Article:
London has been through a food revolution over the last few decades. But we do a poor job of developing and retaining chefs. This project looked at how a world class culinary college, on a par with London’s great art and design schools, might work in practice.
Despite a decade of growth in food-related jobs, especially cooking, the number of chef students and apprentices is in decline. Cheffing is viewed as a low status and unattractive profession, especially for women. 85 per cent of London’s chefs were born abroad and 85 per cent are men.
In 2019 Centre for London published Kitchen Talent, a report which looked at the causes of professional culinary skills in the capital, and set out ways of attracting, developing and retaining the chefs of the city’s future. Among other recommendations, it argued that London needs a College of Food, to attract and retain students from London and beyond, into a kitchen career. The idea has been enthusiastically received by policy makers and hospitality businesses.
A new vision for culinary education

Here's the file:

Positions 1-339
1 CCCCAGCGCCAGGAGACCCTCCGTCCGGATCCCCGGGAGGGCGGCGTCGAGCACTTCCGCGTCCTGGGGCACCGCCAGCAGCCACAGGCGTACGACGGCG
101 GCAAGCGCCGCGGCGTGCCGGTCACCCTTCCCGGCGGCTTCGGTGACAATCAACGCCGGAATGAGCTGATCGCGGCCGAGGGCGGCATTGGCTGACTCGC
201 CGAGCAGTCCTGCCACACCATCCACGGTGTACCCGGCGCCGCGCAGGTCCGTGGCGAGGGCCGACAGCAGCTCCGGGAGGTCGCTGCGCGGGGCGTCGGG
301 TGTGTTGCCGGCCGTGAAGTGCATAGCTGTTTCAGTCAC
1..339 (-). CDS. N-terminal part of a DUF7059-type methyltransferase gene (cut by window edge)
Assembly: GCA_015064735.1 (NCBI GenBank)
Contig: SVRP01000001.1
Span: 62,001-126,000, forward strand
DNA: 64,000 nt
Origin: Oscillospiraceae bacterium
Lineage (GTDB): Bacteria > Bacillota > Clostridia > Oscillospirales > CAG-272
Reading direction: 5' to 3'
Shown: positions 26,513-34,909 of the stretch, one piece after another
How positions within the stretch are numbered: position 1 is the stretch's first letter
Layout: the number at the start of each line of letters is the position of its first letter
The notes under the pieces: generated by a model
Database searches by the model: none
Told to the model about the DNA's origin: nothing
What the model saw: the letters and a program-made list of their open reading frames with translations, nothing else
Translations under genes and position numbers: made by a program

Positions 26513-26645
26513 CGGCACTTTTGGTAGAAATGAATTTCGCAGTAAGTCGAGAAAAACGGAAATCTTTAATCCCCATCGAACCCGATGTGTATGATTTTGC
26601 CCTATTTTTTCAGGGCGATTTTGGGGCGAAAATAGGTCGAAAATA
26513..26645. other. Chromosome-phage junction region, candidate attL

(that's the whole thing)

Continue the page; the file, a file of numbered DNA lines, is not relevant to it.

The London College of Food could be the equivalent of London’s great art schools for the culinary arts: it would grow a new generation of chefs by offering world-class education and apprenticeships in food. Our report looked at how the London College of Food might work in practice.
Research scope and launch
This research project explored questions including:
- How should the London College of Food teach knowledge about food, cooking and entrepreneurship – skills which businesses find in such short supply?
- How can we raise the prestige of culinary education, whilst ensuring the College advances social mobility?
- Does a London College of Food need to be a new institution? Should it consolidate existing colleges? Who should lead its set up?
- How much would its set up and operational costs be, and what funding model would work best?